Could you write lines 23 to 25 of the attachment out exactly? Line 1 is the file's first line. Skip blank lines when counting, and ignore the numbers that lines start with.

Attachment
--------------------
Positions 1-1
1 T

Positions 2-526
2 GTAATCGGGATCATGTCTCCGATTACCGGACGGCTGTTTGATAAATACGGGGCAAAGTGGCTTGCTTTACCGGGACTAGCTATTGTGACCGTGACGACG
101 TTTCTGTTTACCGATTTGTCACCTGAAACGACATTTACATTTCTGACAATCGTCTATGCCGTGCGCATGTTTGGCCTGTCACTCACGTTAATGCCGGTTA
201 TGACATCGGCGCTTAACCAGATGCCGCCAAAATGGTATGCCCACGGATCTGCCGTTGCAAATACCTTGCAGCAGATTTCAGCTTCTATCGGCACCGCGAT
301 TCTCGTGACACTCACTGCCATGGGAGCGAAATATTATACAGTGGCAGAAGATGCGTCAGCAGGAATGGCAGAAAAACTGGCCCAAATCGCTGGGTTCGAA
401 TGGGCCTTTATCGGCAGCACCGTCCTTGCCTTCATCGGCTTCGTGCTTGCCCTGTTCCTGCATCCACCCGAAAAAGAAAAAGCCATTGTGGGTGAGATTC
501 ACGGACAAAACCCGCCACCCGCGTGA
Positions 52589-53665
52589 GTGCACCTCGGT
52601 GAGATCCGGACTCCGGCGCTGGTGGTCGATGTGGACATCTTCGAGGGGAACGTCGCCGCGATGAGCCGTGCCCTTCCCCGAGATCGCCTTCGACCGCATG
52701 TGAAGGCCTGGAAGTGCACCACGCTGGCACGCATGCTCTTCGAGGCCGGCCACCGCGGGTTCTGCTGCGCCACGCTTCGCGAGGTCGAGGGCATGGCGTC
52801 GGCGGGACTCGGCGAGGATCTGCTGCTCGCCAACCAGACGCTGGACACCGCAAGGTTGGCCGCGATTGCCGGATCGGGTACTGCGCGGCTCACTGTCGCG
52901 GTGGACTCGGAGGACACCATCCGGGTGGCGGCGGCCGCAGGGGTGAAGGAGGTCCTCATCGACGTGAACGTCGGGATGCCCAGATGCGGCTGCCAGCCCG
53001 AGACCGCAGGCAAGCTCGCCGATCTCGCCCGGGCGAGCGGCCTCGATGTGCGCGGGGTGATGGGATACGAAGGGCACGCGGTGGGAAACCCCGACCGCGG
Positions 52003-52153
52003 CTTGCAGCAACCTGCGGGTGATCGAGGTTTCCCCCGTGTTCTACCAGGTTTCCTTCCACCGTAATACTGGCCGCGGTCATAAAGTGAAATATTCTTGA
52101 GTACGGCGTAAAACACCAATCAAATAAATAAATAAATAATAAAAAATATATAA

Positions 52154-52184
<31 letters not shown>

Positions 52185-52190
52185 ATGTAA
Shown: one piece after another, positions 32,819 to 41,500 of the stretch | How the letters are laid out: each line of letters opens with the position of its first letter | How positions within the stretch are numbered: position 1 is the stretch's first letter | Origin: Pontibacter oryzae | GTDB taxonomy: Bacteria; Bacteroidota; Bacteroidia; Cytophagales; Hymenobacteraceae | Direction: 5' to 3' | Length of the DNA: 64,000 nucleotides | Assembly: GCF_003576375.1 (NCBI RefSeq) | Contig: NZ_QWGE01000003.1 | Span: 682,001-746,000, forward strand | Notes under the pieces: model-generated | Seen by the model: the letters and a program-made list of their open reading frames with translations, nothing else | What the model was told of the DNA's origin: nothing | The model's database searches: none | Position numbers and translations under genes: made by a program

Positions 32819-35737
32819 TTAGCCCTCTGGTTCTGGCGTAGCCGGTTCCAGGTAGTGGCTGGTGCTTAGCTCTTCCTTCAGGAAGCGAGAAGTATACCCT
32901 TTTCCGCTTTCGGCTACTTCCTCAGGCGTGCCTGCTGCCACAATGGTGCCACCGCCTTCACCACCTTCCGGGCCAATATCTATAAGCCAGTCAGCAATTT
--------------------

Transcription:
52185 ATGTAA
Shown: one piece after another, positions 32,819 to 41,500 of the stretch | How the letters are laid out: each line of letters opens with the position of its first letter | How positions within the stretch are numbered: position 1 is the stretch's first letter | Origin: Pontibacter oryzae | GTDB taxonomy: Bacteria; Bacteroidota; Bacteroidia; Cytophagales; Hymenobacteraceae | Direction: 5' to 3' | Length of the DNA: 64,000 nucleotides | Assembly: GCF_003576375.1 (NCBI RefSeq) | Contig: NZ_QWGE01000003.1 | Span: 682,001-746,000, forward strand | Notes under the pieces: model-generated | Seen by the model: the letters and a program-made list of their open reading frames with translations, nothing else | What the model was told of the DNA's origin: nothing | The model's database searches: none | Position numbers and translations under genes: made by a program

Positions 32819-35737